A ground breaking report by the BJD Task Force on Neck Pain A project begun in 2000 at the start of the Decade, the findings of the BJD Task Force on Neck Pain and Its Associated Disorders, is set to make a significant impact on the manner in which neck pain is perceived, treated and studied around the world. The multidisciplinary, international Task Force led by Prof Scott Haldeman from the University of California in Irvine and in Los Angeles, involved more than 50 researchers based in 9 countries and represented 14 different clinical and scientific disciplines in 8 universities. The group assembled the best international research data on neck pain and related disorders – specifically more than 31,000 research citations with subsequent analysis of over 1,000 studies – making this monumental document one of the most extensive reports on the subject of neck pain ever developed, and offering the most current expert perspective on the evidence related to the treatment of neck pain.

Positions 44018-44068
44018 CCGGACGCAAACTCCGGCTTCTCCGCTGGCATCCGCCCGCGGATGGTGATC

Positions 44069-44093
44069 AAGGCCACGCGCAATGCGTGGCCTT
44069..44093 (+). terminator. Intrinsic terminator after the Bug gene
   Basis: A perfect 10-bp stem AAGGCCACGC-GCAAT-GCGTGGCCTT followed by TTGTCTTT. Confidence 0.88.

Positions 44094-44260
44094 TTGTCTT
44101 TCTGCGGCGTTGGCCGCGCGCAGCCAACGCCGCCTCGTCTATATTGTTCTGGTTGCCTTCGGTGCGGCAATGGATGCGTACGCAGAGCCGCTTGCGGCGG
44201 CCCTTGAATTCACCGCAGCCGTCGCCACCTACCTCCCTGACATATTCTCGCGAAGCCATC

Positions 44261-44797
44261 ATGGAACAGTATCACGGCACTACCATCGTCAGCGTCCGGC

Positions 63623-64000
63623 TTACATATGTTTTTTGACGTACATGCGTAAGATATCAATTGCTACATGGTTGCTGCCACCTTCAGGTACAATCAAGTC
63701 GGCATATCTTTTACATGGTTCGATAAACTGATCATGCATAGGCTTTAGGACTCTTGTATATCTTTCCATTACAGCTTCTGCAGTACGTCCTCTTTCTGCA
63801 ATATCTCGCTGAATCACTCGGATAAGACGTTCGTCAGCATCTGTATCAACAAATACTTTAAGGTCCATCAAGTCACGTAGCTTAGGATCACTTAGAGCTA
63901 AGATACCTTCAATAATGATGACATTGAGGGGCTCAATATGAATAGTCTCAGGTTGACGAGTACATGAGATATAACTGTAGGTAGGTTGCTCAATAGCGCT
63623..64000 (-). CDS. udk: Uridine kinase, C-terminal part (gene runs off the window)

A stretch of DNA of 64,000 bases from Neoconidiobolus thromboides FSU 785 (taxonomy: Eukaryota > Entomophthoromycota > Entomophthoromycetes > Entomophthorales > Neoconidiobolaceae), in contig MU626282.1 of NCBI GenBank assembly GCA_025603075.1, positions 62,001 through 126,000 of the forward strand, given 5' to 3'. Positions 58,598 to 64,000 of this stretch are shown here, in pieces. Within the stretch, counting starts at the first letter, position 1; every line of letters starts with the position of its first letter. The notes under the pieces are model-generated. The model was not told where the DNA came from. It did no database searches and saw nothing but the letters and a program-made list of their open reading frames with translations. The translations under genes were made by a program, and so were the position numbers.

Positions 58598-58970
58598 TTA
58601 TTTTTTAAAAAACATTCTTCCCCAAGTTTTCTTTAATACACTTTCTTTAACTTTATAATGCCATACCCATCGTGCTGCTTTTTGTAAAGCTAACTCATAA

European Bone and Joint Health Strategies Project

This project, supported by the European Community and completed in 2004, was a collaboration between the Bone and Joint Decade, the European League Against Rheumatism (EULAR), European Federation of National Associations for Orthopaedics and Traumatology (EFORT), the International Osteoporosis Federation (IOF), and experts from the fields of rheumatology, orthopaedics, public health, and health promotion from all EU member countries. The goal of the project was to shape EU policies pertaining to musculoskeletal conditions and to develop health strategies from prevention to rehabilitation that can be employed at national, regional, and local levels to reduce the burden of bone and joint conditions. The resulting document, European Action Towards Better Musculoskeletal Health (editors: AD Woolf, K Åkesson, J Compston,KG Thorngren, R Van Riel) was published in 2005.